Today (Feb. 22) will be everything but a sunny day for the inhabitants of the Standing Rock Reservation. Following the day of love (Feb. 15), North Dakota’s governor Doug Burgum dropped an emergency evacuation bomb, with only one week’s notice, during a press conference inspired by the flood plain-infested land.
But as we know from witnessing the pipeline protests, the Standing Rock natives won’t be giving up that easily. One elderly resident asserts: “They don’t understand people are willing to die here. They don’t understand we will not back down. We have our ancestors with us and we are in prayer that Tunkashila (Great Spirit in Lakota) will guide us in our freedom.”
This known fact isn’t intimidating the authorities. Morton County Police moved closer to the camp’s south gate to set up a roadblock following the governor’s press conference. But in the same instance, the Army Corp of Engineers offered residents assistance in cleaning up. One of the Corp’s officials said: “The goal here is that we work together to clean the camp and then everyone leave the area peacefully and go some place safe.”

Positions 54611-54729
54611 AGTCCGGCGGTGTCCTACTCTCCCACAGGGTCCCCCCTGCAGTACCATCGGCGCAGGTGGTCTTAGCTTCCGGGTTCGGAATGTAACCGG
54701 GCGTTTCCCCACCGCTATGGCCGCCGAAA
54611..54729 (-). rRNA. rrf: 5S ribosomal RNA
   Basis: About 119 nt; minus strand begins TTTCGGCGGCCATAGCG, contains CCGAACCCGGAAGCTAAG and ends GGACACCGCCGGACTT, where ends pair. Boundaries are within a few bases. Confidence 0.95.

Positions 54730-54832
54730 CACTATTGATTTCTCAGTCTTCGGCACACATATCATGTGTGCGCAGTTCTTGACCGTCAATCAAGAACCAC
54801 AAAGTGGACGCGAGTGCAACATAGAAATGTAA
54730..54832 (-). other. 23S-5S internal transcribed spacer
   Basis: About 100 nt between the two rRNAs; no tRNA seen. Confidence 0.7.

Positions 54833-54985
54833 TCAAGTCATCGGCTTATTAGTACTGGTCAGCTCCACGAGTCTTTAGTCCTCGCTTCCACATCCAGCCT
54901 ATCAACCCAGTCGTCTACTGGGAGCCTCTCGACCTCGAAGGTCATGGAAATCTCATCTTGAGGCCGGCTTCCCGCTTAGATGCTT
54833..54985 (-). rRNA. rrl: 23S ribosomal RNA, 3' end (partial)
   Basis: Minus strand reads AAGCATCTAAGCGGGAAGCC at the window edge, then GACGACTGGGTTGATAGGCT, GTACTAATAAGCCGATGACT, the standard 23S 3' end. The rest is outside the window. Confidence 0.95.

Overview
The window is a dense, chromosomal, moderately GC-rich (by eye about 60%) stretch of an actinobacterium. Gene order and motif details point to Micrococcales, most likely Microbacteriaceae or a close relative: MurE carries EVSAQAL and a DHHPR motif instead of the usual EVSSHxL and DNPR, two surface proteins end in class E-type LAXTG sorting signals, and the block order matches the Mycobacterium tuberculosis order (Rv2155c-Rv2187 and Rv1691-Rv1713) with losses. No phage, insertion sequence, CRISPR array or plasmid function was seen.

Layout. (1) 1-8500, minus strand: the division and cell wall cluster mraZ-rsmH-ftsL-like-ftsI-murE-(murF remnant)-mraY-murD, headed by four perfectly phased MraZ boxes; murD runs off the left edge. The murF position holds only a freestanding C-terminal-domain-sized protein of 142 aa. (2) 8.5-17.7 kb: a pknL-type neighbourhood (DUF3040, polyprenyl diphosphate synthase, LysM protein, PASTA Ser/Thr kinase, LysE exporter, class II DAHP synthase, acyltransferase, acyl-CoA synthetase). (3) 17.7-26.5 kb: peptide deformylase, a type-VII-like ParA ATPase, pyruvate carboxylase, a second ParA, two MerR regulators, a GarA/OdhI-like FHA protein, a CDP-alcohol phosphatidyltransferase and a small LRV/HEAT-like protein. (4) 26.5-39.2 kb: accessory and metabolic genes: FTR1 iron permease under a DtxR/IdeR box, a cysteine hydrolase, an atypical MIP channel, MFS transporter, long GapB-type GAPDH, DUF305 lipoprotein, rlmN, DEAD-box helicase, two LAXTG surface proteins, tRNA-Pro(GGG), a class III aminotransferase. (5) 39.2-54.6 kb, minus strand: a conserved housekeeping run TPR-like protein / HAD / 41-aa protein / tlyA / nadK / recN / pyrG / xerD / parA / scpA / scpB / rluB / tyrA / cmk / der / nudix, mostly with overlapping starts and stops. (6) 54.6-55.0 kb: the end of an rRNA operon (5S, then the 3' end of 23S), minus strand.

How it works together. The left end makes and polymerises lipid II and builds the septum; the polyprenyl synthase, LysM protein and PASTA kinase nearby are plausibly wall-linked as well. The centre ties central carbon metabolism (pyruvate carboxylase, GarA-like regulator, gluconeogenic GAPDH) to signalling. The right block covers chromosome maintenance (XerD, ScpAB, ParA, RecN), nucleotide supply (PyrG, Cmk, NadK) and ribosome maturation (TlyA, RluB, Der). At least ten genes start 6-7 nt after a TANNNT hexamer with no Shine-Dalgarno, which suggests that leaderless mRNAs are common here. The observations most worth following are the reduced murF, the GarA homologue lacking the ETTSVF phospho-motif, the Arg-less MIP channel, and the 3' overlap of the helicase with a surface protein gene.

Despite the geographical threat that the governor claims as his basis for the emergency evacuation, the residents of the reservation already consider their homes peaceful and safe with sacred burial grounds and spiritual sites located throughout. This reservation was initially guaranteed to Sioux Tribes in the 1868 Fort Laramie Treaty and now these same tribes have to fight for something that was already promised to them.
The Army Corps of Engineers have the permission and authority, as of 2 p.m. today, to request assistance to remove people for trespassing. From there, they are allowed to issue citations accompanied by fines of up to $5,000 and up to six months in prison.
Having their sacred hills and islands barricaded by snowmobiles, a resident attempts to express the authorities’ intimidation in the best way he knew how: “We’re going to come in no matter what, we’re going to raid.”